DIRECTOR Frank Henenlotter WRITER Frank Henenlotter; UncleBob Martin STARS Kevin Van Hentenryck DVD & STEELBOOK Now
Deliciously offensive, Frank Henenlotter’s Basket Case truly lived up to its cult reputation, a schlocky piece of nonsense simply oozing with charm. A limited edition steelbook of it and its sequels is a sight for sore eyes; positively teeming with extras, no B-movie aficionado should be without this. Let this not mistake you in assuming a masterful effort in restoration. Basket Case was shot in 16mm and hi-def treatment can only do so much, but for this unashamedly low-budget B-movie sensibility, it is in fact a blessing.
It was a simple premise. Duane Bradley carries around with him his mutant Siamese twin brother, Belial, in a large basket case. Having been separated against their will as youngsters, revenge is now on the cards for the callous doctors who cared not for defenceless Belial’s plight, and the psychically bonded pair relocate to a disreputable Manhattan hotel for their murderous purposes. Duane transports Belial to the victims, patiently waiting outside as his brother tears them apart. And yet, they are not as close as they first appear. When Duane meets a girl and Belial reacts jealously, tensions come to the surface and the pair have a final showdown that would appear to result in their deaths.
It is easy to expand on the psychodrama present, of course. Duane could feasibly be the true killer, psychic communications merely schizophrenic voices in his head, Belial either his imagination entirely or a childhood memory provoking thirst for revenge. But, Basket Case is a film best enjoyed at face value, a face value that is made up of terrifically shoddy effects — Belial himself is essentially just a rubbery blob, while the stop-motion is hilariously bad — and some terrible acting, factors that merely elevate the fun to be had.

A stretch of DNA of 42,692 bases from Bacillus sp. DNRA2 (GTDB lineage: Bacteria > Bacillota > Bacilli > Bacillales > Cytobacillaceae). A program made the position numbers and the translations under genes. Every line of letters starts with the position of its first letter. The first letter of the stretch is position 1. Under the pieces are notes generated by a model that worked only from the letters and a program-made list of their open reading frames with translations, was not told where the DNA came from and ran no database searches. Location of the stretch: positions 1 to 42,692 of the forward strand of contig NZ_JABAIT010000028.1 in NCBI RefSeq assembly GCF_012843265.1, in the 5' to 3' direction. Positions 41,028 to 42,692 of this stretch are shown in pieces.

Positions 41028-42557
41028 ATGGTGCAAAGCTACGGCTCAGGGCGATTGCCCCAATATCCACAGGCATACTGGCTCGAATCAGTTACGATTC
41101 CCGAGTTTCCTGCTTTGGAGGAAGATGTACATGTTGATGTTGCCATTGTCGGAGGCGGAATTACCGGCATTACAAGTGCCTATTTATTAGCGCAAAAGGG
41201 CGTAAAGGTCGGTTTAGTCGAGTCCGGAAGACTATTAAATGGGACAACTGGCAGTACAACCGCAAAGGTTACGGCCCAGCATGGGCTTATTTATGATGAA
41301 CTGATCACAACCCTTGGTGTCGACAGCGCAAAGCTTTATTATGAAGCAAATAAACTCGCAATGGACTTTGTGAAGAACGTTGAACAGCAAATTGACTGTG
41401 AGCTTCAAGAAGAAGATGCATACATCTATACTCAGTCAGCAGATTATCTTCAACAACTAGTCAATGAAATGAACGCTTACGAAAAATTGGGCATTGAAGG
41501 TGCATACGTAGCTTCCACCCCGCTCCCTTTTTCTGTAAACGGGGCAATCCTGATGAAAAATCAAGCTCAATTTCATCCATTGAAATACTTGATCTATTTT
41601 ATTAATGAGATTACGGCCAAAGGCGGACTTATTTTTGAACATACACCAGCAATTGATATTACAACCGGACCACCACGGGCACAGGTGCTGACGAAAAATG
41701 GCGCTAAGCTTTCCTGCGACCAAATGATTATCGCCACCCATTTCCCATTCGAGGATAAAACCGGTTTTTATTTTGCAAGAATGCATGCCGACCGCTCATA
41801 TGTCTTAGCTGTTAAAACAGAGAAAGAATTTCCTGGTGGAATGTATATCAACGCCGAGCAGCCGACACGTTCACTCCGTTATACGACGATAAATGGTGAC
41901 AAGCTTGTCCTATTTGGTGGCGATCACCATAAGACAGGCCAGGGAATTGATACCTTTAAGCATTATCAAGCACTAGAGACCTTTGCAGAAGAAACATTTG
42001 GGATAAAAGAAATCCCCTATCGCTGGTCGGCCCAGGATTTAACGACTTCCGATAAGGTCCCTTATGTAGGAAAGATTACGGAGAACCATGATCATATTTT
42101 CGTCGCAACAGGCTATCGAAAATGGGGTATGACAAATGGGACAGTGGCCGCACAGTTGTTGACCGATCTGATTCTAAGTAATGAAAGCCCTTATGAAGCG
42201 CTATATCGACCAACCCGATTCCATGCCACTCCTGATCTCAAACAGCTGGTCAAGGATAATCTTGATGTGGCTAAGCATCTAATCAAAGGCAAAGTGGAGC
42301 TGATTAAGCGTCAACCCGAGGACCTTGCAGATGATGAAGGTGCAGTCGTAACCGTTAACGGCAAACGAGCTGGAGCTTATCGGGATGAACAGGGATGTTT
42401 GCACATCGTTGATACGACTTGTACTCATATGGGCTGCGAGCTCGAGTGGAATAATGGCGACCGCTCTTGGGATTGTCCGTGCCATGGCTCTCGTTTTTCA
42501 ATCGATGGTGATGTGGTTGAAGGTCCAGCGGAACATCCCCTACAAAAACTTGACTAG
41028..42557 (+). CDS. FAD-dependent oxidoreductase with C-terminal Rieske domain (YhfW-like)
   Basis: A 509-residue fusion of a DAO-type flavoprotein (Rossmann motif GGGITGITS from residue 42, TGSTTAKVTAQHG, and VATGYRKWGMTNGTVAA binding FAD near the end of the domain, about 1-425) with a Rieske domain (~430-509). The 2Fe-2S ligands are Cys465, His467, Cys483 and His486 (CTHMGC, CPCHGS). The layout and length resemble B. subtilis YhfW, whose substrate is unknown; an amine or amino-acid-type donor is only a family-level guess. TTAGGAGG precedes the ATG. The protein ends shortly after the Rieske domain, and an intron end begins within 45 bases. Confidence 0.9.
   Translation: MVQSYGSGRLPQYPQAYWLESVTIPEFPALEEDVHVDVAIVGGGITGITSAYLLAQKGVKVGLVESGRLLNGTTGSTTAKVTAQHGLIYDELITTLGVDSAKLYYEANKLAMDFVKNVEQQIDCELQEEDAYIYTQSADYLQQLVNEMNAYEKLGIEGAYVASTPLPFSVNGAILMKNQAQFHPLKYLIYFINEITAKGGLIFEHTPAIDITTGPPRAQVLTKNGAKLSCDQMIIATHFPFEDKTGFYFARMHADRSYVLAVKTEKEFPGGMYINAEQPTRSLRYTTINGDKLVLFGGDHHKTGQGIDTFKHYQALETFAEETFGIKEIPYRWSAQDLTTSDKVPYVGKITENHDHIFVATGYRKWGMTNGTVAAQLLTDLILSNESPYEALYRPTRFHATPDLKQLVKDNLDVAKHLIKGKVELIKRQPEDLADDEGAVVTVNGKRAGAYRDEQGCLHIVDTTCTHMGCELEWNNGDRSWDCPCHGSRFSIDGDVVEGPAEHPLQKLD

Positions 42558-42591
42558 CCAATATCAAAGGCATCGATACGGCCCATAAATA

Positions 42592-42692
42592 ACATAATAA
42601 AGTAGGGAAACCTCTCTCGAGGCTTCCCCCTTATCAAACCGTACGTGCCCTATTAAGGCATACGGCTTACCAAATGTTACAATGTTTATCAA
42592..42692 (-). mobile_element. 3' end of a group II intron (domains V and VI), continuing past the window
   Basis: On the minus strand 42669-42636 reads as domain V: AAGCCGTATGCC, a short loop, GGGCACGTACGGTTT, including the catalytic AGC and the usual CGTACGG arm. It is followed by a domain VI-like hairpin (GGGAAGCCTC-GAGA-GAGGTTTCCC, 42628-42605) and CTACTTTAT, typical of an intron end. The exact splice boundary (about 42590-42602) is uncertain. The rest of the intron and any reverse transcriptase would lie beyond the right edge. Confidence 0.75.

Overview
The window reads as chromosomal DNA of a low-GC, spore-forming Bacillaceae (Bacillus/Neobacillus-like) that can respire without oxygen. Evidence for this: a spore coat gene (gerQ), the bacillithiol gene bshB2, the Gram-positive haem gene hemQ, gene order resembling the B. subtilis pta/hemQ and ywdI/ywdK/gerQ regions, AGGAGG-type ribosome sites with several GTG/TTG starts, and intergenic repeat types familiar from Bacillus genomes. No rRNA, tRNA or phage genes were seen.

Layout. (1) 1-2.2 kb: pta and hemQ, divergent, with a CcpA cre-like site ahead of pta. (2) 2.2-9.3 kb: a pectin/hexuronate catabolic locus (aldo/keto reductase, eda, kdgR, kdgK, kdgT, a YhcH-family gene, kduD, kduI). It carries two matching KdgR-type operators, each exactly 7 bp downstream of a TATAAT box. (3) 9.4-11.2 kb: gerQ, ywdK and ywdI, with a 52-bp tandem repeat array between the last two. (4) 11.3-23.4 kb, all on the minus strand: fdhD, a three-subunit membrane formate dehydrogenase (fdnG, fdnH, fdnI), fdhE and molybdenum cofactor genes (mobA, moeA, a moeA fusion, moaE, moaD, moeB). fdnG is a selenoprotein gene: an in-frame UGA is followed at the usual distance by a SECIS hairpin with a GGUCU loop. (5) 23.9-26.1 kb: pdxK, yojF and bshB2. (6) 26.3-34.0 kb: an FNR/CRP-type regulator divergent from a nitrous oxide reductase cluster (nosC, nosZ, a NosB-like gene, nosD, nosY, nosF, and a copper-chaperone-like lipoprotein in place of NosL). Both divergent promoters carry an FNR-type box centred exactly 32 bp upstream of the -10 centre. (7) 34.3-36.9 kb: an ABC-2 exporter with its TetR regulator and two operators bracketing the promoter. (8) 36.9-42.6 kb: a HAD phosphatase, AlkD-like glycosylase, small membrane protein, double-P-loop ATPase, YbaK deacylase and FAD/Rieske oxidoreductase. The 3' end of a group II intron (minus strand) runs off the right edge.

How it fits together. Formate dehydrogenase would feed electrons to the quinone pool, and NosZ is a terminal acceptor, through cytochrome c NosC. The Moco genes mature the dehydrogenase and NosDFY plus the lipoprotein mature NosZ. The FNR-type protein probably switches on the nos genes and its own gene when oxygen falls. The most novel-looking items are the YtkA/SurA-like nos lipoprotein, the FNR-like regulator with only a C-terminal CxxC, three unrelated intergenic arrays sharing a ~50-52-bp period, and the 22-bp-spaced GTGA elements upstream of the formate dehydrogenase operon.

Basket Case 2 came in 1990, some eight years later, picking up where Basket Case left off, Duane and Belial now notorious killers. Rescued from hospital by Granny Ruth, a woman who protects a secret group of deformed freaks, the pair go into hiding, although Duane yearns for freedom and a normal life. When a pair of journalists discover the brothers’ hiding place and the group as a whole, the race is on to kill them before news spreads. The following year, Basket Case 3: The Progeny in turn picked up where the prior instalment left off, Duane having endured a nervous breakdown, recovering to discover that Belial is now an expectant father. Granny Ruth’s gang take a road trip for the birth, which results in disaster for the group, Duane’s desire for freedom bringing them the attention of the police.
These sequels are vastly different films to Basket Case. Armed with more budget and in his branching off to expand the brothers’ story, Henenlotter eschewed the original exploitation feel in favour of more straight comedy-horror that is devoid of the original’s dirty feel. In fact Basket Case 2 may be considered a stepping stone between the first and third films, the latter having shrugged off the horror entirely to bear no resemblance to the original whatsoever. The only real constant is Kevin Van Hentenryck’s slightly vacant portrayal of the naive Duane, but even this loses the underlying sense of sinisterness.
Regardless of this disappointment — which is not crushing; the films are still bizarrely entertaining — this is a trilogy that demands purchase, in no small part due to the superb extras on offer. The feature-length What’s in the Basket? is an excellent making-of, featuring Henenlotter and Van Hentenryck amongst others, and offers some wonderful insight — including regrets on Basket Case 3 — as does a commentary for the first film only. “In Search of the Hotel Broslin” is an amusing location visit, and all the other titbits you’d expect of a special edition are present in spades.